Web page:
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Grain Market Lulled to Sleep by Potential Fast Planting, Analyst Says
Crop progress was out yesterday, with planting falling further behind in nearly all crops, as the cold/wet spring still has not warmed or dried soils enough to allow planting in most areas.
Corn planting progress is only 3% (up 1% last week) vs. 5% average so we’ve now fallen further behind normal.
Cotton is 7% planted (up 1% last week) and equal to average.
Sorghum is 16% planted (2% planted last week) vs. 19% normally so now 3% behind normal.
Rice is 26% planted (+7% last week) and now 9% behind normal.
Sugar beets are 8% planted (up 5% last week) vs. 16% normal so 8% behind normal pace.
Oats are 30% planted (+3% last week) vs. 40% normally so we are 10% behind normal.
Most all spring planted crops are falling further behind normal, and next week’s weather forecast isn’t much better.
It’s likely that by the end of April, the U.S. planting pace will be one of the slowest ever and with soils still saturated from a wet fall and winter and cool spring, it could be awhile before much gets done. Last year’s memory of a slow start and rapid planting in May seems to be lulling the market into complacency – perhaps not a good idea?
Winter wheat is 6% headed, 3% behind the normal pace while winter wheat conditions remain high at 60% G/E, equal to last week but well above last year’s 31% rating. HRS wheat is only 2% planted (+1% last week) vs. 13% normal so we are 11% behind normal. Barley is 8% planted, 11% behind normal; most progress is being made in the Northwest, with almost no progress made in the northern Plains region where most of the barley is typically planted.
The year is clearly very late, and frankly it’s going to take some time to thaw out and dry out soils, which are very wet this spring. Soil moisture ratings are still extremely high, with topsoil rated 94% adequate/surplus (+1% last week) vs. only 77% last year at this time. Subsoil moisture is 93% rated adequate/surplus (+1% last week) and well above last year’s more ideal rating of 73%. So the U.S. as a whole is very wet, and it is going to be a late planting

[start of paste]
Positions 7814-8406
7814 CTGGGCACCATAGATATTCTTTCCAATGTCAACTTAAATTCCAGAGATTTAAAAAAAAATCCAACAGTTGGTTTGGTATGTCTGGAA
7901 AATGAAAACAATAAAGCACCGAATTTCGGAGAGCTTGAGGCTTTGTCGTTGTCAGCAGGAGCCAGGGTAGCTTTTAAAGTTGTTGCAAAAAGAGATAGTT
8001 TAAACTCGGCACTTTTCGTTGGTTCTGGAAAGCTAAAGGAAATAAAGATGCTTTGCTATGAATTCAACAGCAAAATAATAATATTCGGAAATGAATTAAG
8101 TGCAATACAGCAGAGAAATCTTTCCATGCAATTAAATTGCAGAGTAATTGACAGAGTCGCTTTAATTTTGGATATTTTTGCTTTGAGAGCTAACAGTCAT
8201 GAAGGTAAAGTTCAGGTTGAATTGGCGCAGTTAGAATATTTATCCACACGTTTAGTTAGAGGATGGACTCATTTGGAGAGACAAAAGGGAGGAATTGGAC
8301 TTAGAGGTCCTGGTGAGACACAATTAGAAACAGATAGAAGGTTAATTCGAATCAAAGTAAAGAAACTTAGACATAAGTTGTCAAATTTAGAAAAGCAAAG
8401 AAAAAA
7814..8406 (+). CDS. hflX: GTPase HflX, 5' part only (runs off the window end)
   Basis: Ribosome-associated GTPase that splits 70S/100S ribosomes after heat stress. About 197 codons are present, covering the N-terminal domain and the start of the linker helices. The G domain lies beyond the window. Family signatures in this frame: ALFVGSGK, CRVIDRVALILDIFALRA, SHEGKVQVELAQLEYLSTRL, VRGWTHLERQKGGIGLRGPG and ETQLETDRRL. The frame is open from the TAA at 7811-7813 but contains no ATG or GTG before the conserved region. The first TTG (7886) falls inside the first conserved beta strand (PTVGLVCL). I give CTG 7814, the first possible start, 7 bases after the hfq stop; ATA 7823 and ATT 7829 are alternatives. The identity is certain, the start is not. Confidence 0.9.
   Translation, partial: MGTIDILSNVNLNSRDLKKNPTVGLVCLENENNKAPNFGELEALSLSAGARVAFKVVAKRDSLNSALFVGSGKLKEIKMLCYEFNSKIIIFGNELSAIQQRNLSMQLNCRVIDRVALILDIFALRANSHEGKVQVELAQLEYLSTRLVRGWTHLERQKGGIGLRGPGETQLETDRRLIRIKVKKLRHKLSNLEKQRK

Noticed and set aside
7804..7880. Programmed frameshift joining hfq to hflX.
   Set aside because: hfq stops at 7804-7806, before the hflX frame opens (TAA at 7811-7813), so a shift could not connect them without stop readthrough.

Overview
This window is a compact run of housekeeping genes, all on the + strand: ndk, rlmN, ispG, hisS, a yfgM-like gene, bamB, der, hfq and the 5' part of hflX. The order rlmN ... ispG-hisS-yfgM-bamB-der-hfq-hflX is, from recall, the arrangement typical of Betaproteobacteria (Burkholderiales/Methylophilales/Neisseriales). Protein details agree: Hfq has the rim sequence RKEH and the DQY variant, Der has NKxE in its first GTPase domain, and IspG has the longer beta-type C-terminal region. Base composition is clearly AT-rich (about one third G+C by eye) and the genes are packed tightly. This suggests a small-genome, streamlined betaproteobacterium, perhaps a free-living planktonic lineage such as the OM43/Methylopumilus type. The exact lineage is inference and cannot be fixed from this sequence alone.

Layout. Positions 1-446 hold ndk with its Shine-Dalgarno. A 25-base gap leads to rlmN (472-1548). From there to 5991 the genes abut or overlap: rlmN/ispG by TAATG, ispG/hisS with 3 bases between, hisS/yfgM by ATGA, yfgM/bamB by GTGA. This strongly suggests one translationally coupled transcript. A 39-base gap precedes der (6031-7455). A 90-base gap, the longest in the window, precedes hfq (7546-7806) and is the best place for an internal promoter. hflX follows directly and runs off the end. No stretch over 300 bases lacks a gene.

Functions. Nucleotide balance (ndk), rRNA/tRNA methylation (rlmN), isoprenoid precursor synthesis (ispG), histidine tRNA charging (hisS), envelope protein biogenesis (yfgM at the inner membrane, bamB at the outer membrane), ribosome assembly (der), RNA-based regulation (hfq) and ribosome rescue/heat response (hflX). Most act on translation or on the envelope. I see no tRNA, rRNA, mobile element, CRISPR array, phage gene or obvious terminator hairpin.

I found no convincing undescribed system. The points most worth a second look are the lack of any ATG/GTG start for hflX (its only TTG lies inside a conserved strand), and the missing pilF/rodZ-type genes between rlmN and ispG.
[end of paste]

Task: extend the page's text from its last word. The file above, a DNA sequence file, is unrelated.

year not just because of the slow spring thaw, but also the saturated condition of soils here in mid-April yet.
Weather forecasts are calling for mostly normal precip now across most of the U.S. the next 14 days, and perhaps a little above normal in the Southeast. Temps will average above normal for most of the U.S. growing region except the Southeast, which will see below-normal temps for the next 14 days. That is a bit wetter in the western Corn Belt than yesterday, and will likely mean slow planting progress in most of the U.S. through April. There is just scattered rain today in the U.S., mostly in the northern third, but another storm will move through the Corn Belt by the weekend.
Treas. Sec. Mnuchin updated many reporters, early this week, on the China trade talks. He mentioned that progress is being made to the point that he suggested we are in the final stages of negotiations.
Once the China deal is done, then the U.S. can put its full attention on the EU and Canada, who are both sharpening their sabres to prepare for negotiations. The problem both have, though, is that the U.S. buys much more from them than they buy from the U.S.
USDA gave us its monthly S/D report on April 10, with most of the U.S. numbers correctly anticipated by the market as most came from the stocks numbers released on March 29. Corn stocks, of course, were up to 2.035 billion bushels, about 22 mb larger than expected and up from 1.835 in March. Soybean stocks were 895 mb, about 18 mb smaller than expected and down 5 mb from March. Wheat stocks were 1.087 billion bushels, about 11 mb larger than expected and up from 1.055 in March. Overall, it was slightly negative corn, negative wheat, and friendly soybeans.
Like most April reports, it didn’t amount to anything the market really wanted to trade, as the new crop 2019 year is upon us, and weather forecasts are more important than old news like U.S. stocks numbers.
In numbers that were updated based on recent weather, Argentine corn was up 1.0 mmt to 47 mmt, Brazil corn up 1.5 mmt to 96 mmt, and Brazil soybeans up 0.5 mmt to 117 mmt.
Overall, the drought ended in Brazil by early March, and so small increases came due to improving late-season crops. These numbers were perhaps the most bearish as South America’s production update is actually new information rather than a rehash of U.S. numbers.
Ray can be reached at firstname.lastname@example.org.
Ray is President of Progressive Ag Marketing, Inc., a top Ranked marketing firm in the country.
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